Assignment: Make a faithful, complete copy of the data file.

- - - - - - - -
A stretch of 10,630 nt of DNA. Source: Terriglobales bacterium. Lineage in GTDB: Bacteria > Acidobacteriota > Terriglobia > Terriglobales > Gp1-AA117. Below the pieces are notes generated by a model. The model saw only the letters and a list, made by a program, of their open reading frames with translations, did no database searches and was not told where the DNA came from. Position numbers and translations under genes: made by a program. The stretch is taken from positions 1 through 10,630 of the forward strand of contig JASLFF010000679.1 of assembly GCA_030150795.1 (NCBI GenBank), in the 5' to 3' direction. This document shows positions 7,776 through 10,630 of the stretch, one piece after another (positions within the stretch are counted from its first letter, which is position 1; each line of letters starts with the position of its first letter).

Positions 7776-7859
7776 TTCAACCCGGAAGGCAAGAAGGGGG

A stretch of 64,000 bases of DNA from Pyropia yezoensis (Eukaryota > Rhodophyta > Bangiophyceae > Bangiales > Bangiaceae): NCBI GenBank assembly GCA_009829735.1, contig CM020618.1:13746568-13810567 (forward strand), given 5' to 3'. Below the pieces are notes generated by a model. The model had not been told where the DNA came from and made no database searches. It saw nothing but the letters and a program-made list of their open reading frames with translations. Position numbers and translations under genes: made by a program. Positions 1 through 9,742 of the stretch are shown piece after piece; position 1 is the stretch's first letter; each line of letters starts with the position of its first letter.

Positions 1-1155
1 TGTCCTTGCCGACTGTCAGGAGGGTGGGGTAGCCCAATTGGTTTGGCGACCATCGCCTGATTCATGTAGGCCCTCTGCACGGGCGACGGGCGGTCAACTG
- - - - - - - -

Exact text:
A stretch of 10,630 nt of DNA. Source: Terriglobales bacterium. Lineage in GTDB: Bacteria > Acidobacteriota > Terriglobia > Terriglobales > Gp1-AA117. Below the pieces are notes generated by a model. The model saw only the letters and a list, made by a program, of their open reading frames with translations, did no database searches and was not told where the DNA came from. Position numbers and translations under genes: made by a program. The stretch is taken from positions 1 through 10,630 of the forward strand of contig JASLFF010000679.1 of assembly GCA_030150795.1 (NCBI GenBank), in the 5' to 3' direction. This document shows positions 7,776 through 10,630 of the stretch, one piece after another (positions within the stretch are counted from its first letter, which is position 1; each line of letters starts with the position of its first letter).

Positions 7776-7859
7776 TTCAACCCGGAAGGCAAGAAGGGGG

A stretch of 64,000 bases of DNA from Pyropia yezoensis (Eukaryota > Rhodophyta > Bangiophyceae > Bangiales > Bangiaceae): NCBI GenBank assembly GCA_009829735.1, contig CM020618.1:13746568-13810567 (forward strand), given 5' to 3'. Below the pieces are notes generated by a model. The model had not been told where the DNA came from and made no database searches. It saw nothing but the letters and a program-made list of their open reading frames with translations. Position numbers and translations under genes: made by a program. Positions 1 through 9,742 of the stretch are shown piece after piece; position 1 is the stretch's first letter; each line of letters starts with the position of its first letter.

Positions 1-1155
1 TGTCCTTGCCGACTGTCAGGAGGGTGGGGTAGCCCAATTGGTTTGGCGACCATCGCCTGATTCATGTAGGCCCTCTGCACGGGCGACGGGCGGTCAACTG